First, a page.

Why you need dance-teacher friends and what they can do for you
By Debbie Werbrouck
“Oh, you’ve got to have friends,” say the lyrics of “Friends,” an old Bette Midler song. And while it’s true for everyone, for dance educators a more accurate version would be “You’ve got to have friends who dance in your shoes.”
Teaching dance, especially in the private sector, presents a unique situation. We put so much of ourselves into our work—sharing our craft, knowledge, and creativity with students and their parents—that we take it personally when our work is not appreciated or, even worse, is criticized. What we’re looking for is someone who can listen and understand—not simply empathize or sympathize but really understand, because she’s been there herself.
Most of us find that our non-dancing/teaching friends cannot understand the life we live. The stresses, the joys, even what we consider normal—all are aspects of life that we need to share with others who speak the same language. As my husband says, “You know you’re married to a dance teacher when you find sequins in your bed.”
I’m lucky enough to have a wide circle of dance teacher/school owner friends, each of whom would attest to the importance of these friendships. Within that circle, we provide essential services for one another that make life easier and lots more fun.
Not long ago I got an email from one of these friends with “One of the things I love about my job” in the subject line. Right away I knew she had a problem. It was a parent problem and she wanted to know my thoughts. Every business has customer-service problems, but if you teach children, you are dealing with both children and parents, which takes client relationships to a whole new level.
After I laughed about the complaint letter she had received, I shared my thoughts about what to do: Stay professional and above the fray, maintain your principles, and above all (after responding to the letter), let it go.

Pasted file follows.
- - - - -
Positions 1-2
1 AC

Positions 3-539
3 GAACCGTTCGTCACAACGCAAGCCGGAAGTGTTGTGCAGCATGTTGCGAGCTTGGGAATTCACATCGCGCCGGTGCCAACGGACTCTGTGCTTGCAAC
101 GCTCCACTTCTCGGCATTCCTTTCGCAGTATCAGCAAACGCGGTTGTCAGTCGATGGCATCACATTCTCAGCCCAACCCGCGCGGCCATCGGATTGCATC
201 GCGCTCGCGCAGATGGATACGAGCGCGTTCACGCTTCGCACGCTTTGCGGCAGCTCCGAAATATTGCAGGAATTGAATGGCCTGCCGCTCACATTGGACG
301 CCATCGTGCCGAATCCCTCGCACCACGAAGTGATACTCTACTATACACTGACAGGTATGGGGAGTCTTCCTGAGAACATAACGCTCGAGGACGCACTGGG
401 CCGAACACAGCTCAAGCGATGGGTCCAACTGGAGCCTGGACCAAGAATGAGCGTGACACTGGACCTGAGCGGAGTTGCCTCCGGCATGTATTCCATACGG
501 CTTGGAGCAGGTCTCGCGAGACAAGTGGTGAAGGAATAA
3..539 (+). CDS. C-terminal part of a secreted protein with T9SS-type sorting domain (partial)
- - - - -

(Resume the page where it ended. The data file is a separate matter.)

This was an easy one since the parent’s demand was over the top. We all know the scenario: The parents want their child to be excused from a required rehearsal because of a conflicting activity. When they are not given the desired dispensation, they focus their discontent on the school owner, faulting all aspects of the school. Sometimes their complaints descend to the trivial or even personal level.
It is hard not to take complaints personally, and having the ear of a friendly fellow dance educator can keep things in perspective. A friend of mine once joked about parents who want their children to be picked up from school, taken home, fed a snack, and taught a private lesson by a qualified teacher for $5 per class. Another likes to say that she could set herself on fire and people would complain about the smoke.
More than once, a talk with a dance buddy has prevented someone in my network from reacting badly to a situation. The interval created by seeking a friend’s advice (even if it’s just a short pause) can allow you to find a different perspective or a solution to a problem. But while venting is good for the soul, try to keep your conversations from becoming a downward spiral of complaining. Challenging each other to find solutions or brainstorming about improvements or easier methods will keep your objectives positive.
Sharing ideas and more
These friendships meet practical needs as well. Several years ago, while I was bemoaning the backstage chaos that parents created, a friend of mine explained her recital check-in system. At my next show, I put it to the test. The results were amazing, and not only did I never look back, I passed the system on to others in my network. And several of my friends have taken and expanded on a simple organizing idea of mine: To keep the multiple parts of a two-in-one or three-in-one costume together, I place laundry baskets for each class in the dressing rooms during shows.
Our non-dancing/teaching friends cannot understand the life we live. The stresses, the joys, even what we consider normal—all are aspects of life that we need to share with others who speak the same language.
Have you ever come up one short when handing out props? Do you need a backdrop, set, or gobo for your show? Dance buddies to the rescue! Can’t find an old cut of music? You’re one phone call or email away. One year I couldn’t come up with the right piece of music for an advanced tap class, and I mentioned it to a dance buddy at the beginning of a conference. By the end of the first day, I had a two-page list of possible songs.